Curses Graham Nelson

Another “dutiful” choice, but one I regret less. Nelson is central to the renaissance of IF, partly for his role in Inform (which exists in close symbiotic relationship to Curses) and partly for showing that “amateur” IF could equal, in craft, the best of the commercial era. We have moved well beyond it, and happily more or less grown past its rather clever-clever de haut en bas tone, but we stand on its shoulders.

Counterfeit Monkey Emily Short

What can one say: this combines a brilliant and consistently used puzzle mechanic with a solid story that is also, unquestionably, fun. It’s a fundamentally entertaining work with enough solid material to make it feel nourishing too, and technically advanced and polished in every way.

Hadean Lands Andrew Plotkin

I was in two minds about whether to include this, partly because it’s so recent and partly because (being so recent) I’m not yet sure what to make of it. Like Counterfeit Monkey it carries through a consistent puzzle mechanic on a grand scale, though I find it less satisfying because it feels much emptier, much more a puzzle vehicle than a solid story with puzzles. In the end, I’m not sure I ever really care what happens to the Retort. But I think it deserves its place here because of its technical virtuosity and depth, and because of the huge strides it makes in terms of game play.

Anchorhead Michael Gentry

Because how can you not love it? Granted, the story is fundamentally feeble, and some of the puzzles are tedious. But for creating a sense of atmosphere, and for the almost imperceptible skilful way in which the whole thing is put together, and for the overall sense of completeness and immersion, I don’t think anything has bettered it.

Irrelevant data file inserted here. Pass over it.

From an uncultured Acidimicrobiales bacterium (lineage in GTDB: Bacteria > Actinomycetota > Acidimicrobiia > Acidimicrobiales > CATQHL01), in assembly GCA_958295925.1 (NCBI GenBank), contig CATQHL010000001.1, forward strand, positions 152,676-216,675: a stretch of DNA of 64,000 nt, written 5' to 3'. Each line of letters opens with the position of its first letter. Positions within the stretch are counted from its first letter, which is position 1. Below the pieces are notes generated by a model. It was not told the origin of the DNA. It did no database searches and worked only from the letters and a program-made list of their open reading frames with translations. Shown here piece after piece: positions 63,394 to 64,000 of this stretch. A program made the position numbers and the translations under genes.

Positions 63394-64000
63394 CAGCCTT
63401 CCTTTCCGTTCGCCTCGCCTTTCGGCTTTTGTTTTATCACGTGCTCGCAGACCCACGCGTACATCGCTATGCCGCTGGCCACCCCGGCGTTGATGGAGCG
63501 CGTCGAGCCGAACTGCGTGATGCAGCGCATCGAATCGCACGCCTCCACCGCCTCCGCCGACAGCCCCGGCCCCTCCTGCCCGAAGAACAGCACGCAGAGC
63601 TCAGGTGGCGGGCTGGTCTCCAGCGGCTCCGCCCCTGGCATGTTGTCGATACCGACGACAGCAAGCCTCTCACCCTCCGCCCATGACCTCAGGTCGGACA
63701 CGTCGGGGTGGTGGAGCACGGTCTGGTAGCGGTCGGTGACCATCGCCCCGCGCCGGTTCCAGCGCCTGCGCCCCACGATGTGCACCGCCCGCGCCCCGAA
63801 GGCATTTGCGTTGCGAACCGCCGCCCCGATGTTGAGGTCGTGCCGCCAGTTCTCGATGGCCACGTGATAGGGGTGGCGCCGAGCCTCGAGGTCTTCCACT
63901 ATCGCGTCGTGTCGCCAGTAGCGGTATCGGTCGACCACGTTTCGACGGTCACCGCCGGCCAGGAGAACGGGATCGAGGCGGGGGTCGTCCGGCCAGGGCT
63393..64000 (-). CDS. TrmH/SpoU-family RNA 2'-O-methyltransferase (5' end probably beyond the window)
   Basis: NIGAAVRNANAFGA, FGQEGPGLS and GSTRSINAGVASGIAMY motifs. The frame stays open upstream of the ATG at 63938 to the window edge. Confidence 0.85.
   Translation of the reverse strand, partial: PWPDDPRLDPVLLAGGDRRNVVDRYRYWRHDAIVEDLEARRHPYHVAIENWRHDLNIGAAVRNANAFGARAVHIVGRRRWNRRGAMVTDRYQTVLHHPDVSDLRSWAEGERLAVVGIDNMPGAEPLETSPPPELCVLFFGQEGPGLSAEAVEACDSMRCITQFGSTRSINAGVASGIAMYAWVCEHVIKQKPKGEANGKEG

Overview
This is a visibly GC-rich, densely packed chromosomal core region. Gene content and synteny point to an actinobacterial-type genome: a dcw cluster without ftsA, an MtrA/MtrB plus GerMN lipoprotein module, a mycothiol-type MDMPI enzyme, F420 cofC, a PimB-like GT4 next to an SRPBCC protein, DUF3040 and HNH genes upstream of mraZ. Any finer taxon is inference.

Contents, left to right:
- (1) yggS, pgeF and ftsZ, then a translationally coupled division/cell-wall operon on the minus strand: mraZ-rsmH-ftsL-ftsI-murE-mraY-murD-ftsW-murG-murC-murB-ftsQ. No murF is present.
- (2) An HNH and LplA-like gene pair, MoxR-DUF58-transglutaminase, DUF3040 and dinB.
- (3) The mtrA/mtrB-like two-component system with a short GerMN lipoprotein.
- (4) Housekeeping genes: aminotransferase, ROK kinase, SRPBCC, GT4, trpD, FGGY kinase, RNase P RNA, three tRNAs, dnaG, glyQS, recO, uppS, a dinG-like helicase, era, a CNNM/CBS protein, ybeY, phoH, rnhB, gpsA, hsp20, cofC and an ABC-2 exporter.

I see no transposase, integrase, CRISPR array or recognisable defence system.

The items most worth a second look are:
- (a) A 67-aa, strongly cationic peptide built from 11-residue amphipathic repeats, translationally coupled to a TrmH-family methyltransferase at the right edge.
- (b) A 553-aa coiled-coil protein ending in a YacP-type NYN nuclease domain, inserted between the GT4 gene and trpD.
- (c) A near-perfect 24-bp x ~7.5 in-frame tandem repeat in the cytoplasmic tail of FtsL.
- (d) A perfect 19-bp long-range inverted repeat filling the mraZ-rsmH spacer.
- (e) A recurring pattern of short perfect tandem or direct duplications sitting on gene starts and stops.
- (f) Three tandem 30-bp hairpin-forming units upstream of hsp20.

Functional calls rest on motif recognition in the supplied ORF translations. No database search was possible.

De Baron Victor Gijsbers.

One of the most fiercely intelligent, bravest, nastiest, least compromising games you can imagine. This is shocking in all the best or worst ways: shocking in the right way. Anchorhead gives you the frisson of a ghost story, but this is true horror, something which is prepared to look without flinching at a truly ghastly situation.

Spider and Web Andrew Plotkin

A one trick pony (well, perhaps, one and a third tricks). But what a trick! Others have said it better than I can.

Kerkerkruip Victor Gijsbers and contributors

From the relentlessly serious (De Baron), one moves the the purely ludic. Kerkerkruip is pure game, and notable (it seems to me) for “cracking” better than anyone else has a particular, seemingly obvious, deployment of IF in a purely fantastic combat setting and managing to get it right, and produce something that actually works.

Coloratura Lynnea Glasser

I hesitated over this one, because although I really admired it when I played in the Comp, I’ve not felt any desire to come back to it later, and I’ve wondered whether I’m rating an undoubtedly good recent game higher than it deserves. But I’ve relented, because it seems to me to do things which it’s hard to imagine any medium other than IF doing so well, and which as far as I can see no-one else has done in quite the same way in IF before. So I think on the grounds of that originality, despite having some reservations now about the way it is written, it deserves a place here.